I would recommend this wine
"Unfortunately I find it difficult to say anything positive about this wine. It’s sweet, confected nose follows through to the palate and offers poor value compared to other wines at this price point. Really couldn’t recommend. "
"Unfortunately, I cannot recommend this. It's heavy, rough and gave us both a headache."
"Lovely easy drinking summery wine. "
I would recommend this wine
There are no press reviews for this product.
"Nothing special. Dry, without much fruit. Disappointing really. For the same price we found the Domaine Félines-Jourdan to be much more enjoyable."
Mr Colin Hewson (15-Aug-2019)
"Not nice straight out of the bottle, very astringent. Left open for a few hours it becomes a £6.75 Rose! Move up to the Society Corsican Rose its miles better."
Mr James Brown (10-Jul-2019)
"I thought I would try the basic society rose as a benchmark before tasting other more expensive bottles. This is a decent light and very dry rose with very little fruit but quite drinkable. At this price its a good buy for a party or for an evening glass in the summer."
Mr Anthony Johnson (14-May-2019)
"Perfect for summer days. Dry and fresh. Very drinkable. Would re-order"
Mr Nathan Whittamore (03-May-2019)
"quaff-able but not a lot of flavour and bit too dry"
Mr Alan Smart (23-Feb-2019)
"My wife only drinks Rose and this value-for-money Society wine ticks all the boxes for an every day quaffing wine all the year round. . She enjoys its freshness and its dry finish."
Mr Nick Hutton (31-Dec-2018)
"Refreshing and well drinkable but not exceptionally memorable. Well suited to a hot day in the garden."
Mr Gordon Allan (06-Jul-2018)
"Like the others have indicated, this is fine. Not too sweet, refreshing, good for a summer evening, but nothing to do a dance over.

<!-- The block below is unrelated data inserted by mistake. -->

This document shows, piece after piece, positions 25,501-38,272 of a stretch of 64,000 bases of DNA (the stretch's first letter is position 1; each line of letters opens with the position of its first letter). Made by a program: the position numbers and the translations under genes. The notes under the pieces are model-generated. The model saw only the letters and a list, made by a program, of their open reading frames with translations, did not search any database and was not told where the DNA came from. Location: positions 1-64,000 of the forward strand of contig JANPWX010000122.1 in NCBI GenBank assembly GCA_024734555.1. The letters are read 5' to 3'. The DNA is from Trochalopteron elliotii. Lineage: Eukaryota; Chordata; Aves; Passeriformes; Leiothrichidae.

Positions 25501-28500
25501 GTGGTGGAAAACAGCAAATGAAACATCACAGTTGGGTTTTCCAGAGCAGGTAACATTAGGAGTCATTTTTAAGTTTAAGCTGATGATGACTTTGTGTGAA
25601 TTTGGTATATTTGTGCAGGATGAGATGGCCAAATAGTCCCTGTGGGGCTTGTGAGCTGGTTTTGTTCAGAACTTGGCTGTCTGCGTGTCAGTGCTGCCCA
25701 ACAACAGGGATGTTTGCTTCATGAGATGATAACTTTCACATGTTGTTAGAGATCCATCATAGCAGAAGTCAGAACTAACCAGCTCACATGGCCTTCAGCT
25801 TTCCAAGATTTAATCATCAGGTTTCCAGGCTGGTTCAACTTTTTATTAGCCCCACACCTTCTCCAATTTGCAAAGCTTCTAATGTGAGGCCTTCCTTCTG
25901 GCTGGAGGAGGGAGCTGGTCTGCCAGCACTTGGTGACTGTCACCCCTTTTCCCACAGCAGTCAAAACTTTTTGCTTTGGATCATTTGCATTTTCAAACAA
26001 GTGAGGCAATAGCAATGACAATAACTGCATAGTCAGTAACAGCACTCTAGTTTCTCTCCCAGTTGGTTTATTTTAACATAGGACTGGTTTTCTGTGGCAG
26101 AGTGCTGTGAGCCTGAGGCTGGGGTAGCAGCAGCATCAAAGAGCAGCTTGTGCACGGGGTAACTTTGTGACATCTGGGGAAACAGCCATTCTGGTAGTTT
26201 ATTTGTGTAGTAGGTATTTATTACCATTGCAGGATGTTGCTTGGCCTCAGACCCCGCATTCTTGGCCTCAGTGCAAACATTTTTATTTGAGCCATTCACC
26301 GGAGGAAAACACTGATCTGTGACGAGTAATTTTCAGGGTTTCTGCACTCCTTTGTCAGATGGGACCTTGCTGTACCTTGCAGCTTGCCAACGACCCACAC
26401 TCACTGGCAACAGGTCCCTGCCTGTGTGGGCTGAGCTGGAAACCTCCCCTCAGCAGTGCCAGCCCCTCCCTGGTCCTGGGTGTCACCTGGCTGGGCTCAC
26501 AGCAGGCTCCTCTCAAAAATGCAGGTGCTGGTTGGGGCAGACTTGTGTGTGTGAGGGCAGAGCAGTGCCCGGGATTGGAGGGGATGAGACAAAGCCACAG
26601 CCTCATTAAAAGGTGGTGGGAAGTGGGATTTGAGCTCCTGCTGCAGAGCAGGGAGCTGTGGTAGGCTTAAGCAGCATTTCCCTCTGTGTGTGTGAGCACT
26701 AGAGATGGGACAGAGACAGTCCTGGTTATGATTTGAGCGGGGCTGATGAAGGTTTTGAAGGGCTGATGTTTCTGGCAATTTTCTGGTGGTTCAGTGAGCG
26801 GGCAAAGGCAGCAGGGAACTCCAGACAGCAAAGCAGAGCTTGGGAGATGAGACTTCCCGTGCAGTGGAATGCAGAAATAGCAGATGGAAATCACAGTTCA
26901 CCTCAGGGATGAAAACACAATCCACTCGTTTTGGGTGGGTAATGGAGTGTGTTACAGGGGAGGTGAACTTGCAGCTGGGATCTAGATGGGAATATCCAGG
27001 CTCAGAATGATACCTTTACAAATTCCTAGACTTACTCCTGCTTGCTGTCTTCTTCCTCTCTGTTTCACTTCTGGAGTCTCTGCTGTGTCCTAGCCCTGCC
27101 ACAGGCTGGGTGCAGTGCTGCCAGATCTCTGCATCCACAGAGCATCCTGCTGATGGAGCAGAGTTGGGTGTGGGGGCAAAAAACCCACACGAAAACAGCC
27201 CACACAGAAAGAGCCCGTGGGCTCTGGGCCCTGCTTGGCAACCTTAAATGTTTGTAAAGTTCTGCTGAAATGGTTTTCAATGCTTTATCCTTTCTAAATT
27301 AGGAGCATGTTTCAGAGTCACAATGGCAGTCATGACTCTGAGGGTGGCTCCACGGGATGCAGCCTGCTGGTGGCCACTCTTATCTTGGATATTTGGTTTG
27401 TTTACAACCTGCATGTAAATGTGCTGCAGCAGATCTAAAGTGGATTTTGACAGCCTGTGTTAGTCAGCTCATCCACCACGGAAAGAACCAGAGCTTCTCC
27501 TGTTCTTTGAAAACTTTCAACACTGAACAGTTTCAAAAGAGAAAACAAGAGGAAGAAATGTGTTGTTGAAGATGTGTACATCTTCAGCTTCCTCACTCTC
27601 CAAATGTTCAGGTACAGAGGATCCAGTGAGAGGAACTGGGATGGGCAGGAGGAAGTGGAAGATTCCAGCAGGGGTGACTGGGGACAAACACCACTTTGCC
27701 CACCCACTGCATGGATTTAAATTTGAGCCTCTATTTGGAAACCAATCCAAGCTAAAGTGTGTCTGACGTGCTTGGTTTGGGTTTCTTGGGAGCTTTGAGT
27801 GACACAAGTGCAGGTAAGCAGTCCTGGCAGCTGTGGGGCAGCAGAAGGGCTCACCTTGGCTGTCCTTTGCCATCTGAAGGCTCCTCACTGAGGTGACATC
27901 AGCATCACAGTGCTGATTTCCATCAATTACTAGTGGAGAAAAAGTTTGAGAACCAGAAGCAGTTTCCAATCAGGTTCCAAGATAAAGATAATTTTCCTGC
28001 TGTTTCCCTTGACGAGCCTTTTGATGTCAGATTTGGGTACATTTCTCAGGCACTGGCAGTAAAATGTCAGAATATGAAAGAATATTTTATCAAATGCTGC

Rev Robert Stanier (06-Jul-2018)
" Very pleasant strawberry delight!! Light bodied and not to dry. Abrupt finish. A 3.5 rating. Would buy again."
Mr George Fleri (25-Jun-2018)
"Nice enough - good for summer afternoons, barbecues, etc. Better than most Rosés for sale in UK supermarkets at higher prices, but not as nice as those found in French ones at lower ones!
Happy enough though, I've come back for more. Hoping for a hot summer!"
Dr John Bolton (03-Jun-2018)
"This is a real find. Great for summer barbecues.
Very good value for money.
Give it a try."
Mr Philip J Davis (14-May-2018)
"Dry, fresh and crisp, with a dash of pear drops and just a hint of bitter tannins to the finish. It's pretty good, if a little lacking in character, and I could easily imagine this as an accompaniment to a dish of hot moules-frites in the South of France - and there's certainly no arguing with the value at under £6."
Mr Patrick Vickers (16-Feb-2018)
"Lovely, fruity wine. Very dry. The more chilled, the better."
Miss Sally Brown (28-Jul-2017)
"Bone dry, full of flavour and excellent value; a perfect summer drink. Unlike in the photograph, the bottle has a conventional long neck!"
Mr Paul Hamilton (13-Jun-2017)
"I think that this wine is incredibly good value and is clearly well made."
Mr Grenville Collins (08-Jun-2017)
"Did not enjoy this as much as other Roses which I have purchased from Wine Society in the past. Would not buy more of it."
Mrs Susan Allan (06-Jun-2017)
"This wine delivers all you want from a rose. It's crisp and clean, fruity and with a dry refreshing finish. Excellent with food and great value."
Mr Rafael Goncalves (02-May-2017)
Mature Times (11th Sep 2017)
"You’d think this was
a white wine from the flavour if you couldn’t see the colour as it tastes of
pear and apple. - Paula Goddard"
"£5.95! its a fantastic Rose. Medium, bodied dry,fruity, not a hint of sweetness that often spoils cheaper Rose. its great on its own and even robust enough to have with a curry. A real guzzler. They don't come much better than this."
Mr James Brown (29-Aug-2016)
Mr Mark Hutton (11-Aug-2016)
"Fruity with surprising body and length."
Mr Eain Green (07-Jun-2016)
"I'm sorry to say we could not agree with other reviews of this wine. It had little body or aroma and left a sour taste after drinking. We have returned the case."
Dr Peter Wright (06-Apr-2016)
"This is a delicious rose wine. It is almost 30 years ago that my wife and I sat down in the Avenue Paul Riquet in Beziers and tasted our first Languedoc Syrah rose, which exploded with taste and freshness. Over the years we have tasted many more (we have a holiday house quite near where this wine is made, and will be trying to visit the producers next time we are down) but none as bright, clean and mouth-watering as this. And the price!! I only joined the Society last year, but it was worth it just for this little gem."
Mr Richard Jay (09-Mar-2016)